The Data Protection Act 1998 requires every data controller (eg Organisation, Sole Trader) who is processing personal information to register with the Information Commissioner’s Office (ICO), unless they are exempt. More than 490,000 Organisations are currently registered.
‘Personal information’ means any detail about a living individual that can be used on its own, or with other data, to identify them. ‘Processing’ includes doing any of the following with the information:
Updating it; and
The cost of your data protection registration depends on your size and turnover, but for most businesses it costs £35.
You will only need to pay £500 if you have:
Some Organisations only pay £35 regardless of their size and turnover. These are:
The General Data Protection Regulation (GDPR)
One of the regulatory requirements missing from the GDPR is the requirement to register your data processing activities with a supervisory authority (the ICO in the UK).
If you are thinking that under GDPR you do not need to register, or pay a fee for registering, you’re going to be disappointed.
When the new data protection legislation comes into effect on 25th May this year, there will no longer be a requirement to notify the ICO in the same way. However, the recently passed Digital Economy Act 2017 contains provisions (Part 6) on “Charges payable to the Information Commissioner” which enable the Government to introduce Regulations for a charging and registration regime for the ICO.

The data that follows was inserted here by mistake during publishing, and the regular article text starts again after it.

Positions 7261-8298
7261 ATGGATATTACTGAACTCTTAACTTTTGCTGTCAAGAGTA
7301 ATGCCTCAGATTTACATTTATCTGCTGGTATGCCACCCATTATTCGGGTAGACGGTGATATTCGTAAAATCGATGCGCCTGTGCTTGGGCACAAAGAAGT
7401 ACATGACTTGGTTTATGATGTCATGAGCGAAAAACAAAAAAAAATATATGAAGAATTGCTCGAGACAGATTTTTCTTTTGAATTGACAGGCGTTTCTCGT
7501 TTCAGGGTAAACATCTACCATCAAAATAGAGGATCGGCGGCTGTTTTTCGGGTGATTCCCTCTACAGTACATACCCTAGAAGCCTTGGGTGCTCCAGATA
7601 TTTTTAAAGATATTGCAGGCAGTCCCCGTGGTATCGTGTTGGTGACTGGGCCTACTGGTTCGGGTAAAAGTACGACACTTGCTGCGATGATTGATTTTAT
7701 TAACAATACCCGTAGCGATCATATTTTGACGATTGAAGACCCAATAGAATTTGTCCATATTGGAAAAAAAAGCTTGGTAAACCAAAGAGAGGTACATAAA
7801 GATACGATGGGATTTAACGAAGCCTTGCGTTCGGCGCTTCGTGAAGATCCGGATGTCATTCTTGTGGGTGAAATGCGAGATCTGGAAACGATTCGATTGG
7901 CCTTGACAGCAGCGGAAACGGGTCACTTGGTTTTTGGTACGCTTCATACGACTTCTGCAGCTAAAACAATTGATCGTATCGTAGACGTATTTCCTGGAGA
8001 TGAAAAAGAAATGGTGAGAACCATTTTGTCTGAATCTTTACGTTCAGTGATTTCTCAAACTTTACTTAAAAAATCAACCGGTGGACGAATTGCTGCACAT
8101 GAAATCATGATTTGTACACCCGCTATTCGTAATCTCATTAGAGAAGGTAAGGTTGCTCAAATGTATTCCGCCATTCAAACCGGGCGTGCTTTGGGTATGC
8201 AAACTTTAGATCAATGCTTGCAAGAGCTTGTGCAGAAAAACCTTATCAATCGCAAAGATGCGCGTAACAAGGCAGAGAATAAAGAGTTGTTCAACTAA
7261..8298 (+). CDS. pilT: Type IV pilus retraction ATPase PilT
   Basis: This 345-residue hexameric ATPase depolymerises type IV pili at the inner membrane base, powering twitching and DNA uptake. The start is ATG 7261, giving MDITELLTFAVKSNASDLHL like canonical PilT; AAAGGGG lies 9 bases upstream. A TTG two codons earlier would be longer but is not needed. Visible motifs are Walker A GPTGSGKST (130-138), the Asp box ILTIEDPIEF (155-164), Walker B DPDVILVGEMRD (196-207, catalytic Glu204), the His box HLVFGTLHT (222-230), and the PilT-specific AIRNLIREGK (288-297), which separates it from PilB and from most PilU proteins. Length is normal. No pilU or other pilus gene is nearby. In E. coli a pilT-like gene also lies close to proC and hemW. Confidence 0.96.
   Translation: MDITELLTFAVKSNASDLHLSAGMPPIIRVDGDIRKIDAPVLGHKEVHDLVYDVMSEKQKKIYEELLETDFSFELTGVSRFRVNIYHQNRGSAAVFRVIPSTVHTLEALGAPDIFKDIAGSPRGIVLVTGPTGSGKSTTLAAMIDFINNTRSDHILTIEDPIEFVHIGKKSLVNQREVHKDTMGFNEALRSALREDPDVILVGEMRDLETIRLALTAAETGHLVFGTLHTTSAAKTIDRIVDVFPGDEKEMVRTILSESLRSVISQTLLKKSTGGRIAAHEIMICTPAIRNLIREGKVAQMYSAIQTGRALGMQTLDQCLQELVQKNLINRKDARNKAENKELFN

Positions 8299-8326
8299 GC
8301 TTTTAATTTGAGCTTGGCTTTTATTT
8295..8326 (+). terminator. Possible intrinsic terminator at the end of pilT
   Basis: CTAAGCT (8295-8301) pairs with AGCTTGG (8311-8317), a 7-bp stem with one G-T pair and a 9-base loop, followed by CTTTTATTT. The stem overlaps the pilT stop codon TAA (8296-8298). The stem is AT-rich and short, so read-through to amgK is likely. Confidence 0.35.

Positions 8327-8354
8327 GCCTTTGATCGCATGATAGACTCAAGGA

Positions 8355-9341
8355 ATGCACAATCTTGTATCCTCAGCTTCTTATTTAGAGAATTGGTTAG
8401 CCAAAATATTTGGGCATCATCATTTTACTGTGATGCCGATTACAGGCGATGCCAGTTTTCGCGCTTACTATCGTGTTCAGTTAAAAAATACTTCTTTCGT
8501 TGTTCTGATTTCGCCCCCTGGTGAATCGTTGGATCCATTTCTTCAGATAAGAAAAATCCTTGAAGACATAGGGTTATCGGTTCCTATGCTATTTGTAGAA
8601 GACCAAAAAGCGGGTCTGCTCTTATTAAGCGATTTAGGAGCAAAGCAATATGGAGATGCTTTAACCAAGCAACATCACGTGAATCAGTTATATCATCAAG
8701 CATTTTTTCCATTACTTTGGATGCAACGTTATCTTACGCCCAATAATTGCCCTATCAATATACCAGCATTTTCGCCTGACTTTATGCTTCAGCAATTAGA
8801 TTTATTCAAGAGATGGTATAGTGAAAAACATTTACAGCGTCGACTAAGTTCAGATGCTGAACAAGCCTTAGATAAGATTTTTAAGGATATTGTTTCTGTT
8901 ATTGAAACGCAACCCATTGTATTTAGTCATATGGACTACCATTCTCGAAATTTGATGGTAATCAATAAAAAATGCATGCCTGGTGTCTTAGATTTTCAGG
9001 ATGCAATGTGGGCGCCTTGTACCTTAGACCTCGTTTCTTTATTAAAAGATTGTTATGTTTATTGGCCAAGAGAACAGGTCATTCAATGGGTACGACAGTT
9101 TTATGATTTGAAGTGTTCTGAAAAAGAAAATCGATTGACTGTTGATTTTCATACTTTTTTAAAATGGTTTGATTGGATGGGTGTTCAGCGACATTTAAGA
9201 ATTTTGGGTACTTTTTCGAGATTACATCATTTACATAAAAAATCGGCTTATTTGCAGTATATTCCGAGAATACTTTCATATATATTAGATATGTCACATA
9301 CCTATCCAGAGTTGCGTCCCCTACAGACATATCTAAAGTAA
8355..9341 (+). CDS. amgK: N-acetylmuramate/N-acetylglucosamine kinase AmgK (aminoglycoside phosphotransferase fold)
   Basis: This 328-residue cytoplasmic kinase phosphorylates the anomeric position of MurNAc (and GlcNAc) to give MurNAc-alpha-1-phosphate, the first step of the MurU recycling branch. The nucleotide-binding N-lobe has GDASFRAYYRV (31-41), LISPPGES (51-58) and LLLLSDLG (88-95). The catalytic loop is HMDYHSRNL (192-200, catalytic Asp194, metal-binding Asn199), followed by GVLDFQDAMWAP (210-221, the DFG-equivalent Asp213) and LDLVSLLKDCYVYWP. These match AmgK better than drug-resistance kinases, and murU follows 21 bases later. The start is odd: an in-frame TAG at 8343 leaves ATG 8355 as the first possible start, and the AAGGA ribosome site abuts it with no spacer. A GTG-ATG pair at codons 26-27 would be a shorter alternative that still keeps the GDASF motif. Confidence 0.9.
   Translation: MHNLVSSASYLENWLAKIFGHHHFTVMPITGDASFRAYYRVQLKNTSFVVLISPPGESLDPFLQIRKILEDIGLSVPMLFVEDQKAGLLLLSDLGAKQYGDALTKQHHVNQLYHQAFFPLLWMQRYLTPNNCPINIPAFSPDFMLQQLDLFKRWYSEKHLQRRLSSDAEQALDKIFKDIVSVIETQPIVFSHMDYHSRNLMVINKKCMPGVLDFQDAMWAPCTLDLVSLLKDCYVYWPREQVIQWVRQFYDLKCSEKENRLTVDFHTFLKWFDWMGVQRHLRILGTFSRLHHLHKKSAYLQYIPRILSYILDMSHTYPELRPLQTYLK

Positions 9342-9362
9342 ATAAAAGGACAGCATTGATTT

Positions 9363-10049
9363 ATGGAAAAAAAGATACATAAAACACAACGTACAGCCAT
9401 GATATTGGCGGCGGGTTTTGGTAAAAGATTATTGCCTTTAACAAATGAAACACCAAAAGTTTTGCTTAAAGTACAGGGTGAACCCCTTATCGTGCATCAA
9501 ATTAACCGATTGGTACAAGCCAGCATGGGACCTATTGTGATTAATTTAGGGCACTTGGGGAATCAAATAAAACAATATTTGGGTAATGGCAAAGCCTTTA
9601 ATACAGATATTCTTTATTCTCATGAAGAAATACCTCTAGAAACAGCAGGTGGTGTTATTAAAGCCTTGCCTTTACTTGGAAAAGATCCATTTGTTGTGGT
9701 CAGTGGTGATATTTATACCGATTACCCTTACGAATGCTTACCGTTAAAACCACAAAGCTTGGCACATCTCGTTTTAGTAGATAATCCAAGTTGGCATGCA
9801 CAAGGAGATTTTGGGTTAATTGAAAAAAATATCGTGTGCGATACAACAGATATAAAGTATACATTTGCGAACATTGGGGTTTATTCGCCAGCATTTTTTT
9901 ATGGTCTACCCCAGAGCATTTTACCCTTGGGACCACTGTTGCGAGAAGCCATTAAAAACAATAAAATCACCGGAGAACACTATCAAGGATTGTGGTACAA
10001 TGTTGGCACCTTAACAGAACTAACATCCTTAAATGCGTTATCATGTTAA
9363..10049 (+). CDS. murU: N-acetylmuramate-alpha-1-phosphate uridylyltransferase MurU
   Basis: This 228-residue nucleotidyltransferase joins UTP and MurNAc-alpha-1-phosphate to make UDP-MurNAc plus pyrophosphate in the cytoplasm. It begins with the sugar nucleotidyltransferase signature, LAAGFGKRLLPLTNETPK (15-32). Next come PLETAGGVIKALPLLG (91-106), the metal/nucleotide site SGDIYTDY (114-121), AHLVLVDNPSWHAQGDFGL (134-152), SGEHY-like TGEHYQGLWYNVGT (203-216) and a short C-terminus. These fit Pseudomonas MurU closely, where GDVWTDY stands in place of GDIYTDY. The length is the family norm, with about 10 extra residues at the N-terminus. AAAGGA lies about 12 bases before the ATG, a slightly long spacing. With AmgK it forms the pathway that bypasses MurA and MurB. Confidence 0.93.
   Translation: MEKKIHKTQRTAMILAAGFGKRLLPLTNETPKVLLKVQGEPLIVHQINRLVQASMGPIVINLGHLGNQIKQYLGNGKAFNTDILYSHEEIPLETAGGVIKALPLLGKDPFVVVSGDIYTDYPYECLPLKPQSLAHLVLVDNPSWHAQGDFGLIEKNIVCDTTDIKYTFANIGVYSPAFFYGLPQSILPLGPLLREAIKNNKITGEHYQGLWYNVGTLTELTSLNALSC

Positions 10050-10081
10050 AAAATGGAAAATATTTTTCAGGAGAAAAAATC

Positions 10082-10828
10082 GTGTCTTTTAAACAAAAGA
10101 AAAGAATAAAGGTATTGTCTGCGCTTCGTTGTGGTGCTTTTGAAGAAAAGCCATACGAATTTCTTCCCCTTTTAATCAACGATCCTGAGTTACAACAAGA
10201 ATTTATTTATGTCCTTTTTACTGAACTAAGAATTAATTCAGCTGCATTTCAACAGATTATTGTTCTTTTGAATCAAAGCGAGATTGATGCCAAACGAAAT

The Data Protection Bill (to be enacted as the Data Protection Act 2018) section 132 “Charges payable to the Commissioner by controllers” also allows for Regulations to be made by the Secretary of State which require controllers to pay charges of an amount specified in the Regulations to the Commissioner.
Therefore, the Digital Economy Act and upcoming Data Protection Act 2018 means it will remain a legal requirement for data controllers to pay the ICO a data protection fee and be registered.
These fees will be used to fund the ICO’s data protection work. As now, any money the ICO receives in fines is passed directly back to the Government.
The new system will aim to make sure the fees are fair and reflect the relative risk of the Organisation’s processing of personal data. The size of the data protection fee will still be based on the Organisation’s size and turnover and will also take into account the amount of personal data it is processing.
If you are a data controller for the purposes of the Data Protection Act 1998 and you have not notified the ICO, are not entered on the data protection register and are not exempt, you are committing an offence of Failing To Notify under section 17 of the Data Protection Act 1998.
Triforce Recruitment Ltd was prosecuted at Westminster Magistrates’ Court for committing the offence of Failing To Notify under section 17 of the Data Protection Act 1998. The Company, who provides career opportunities for service leavers and ex-forces personnel, was found guilty in its absence for the offence of processing data without having an entry in the data protection register. The company was fined £5,000 and ordered to pay costs of £489.85 and a victim surcharge of £120.
It is therefore essential to register your Organisation with the ICO if you are processing personal information to avoid prosecution and fines both now and following the implementation of the Data Protection Act 2018.
For more information on registering with the ICO or advice on the upcoming GDPR please contact; Andrew Swan - Head of Regulation and Financial Crime or Sheila Ramshaw- Specialist in Regulation at Short, Richardson & Forth on 0191 232 0283.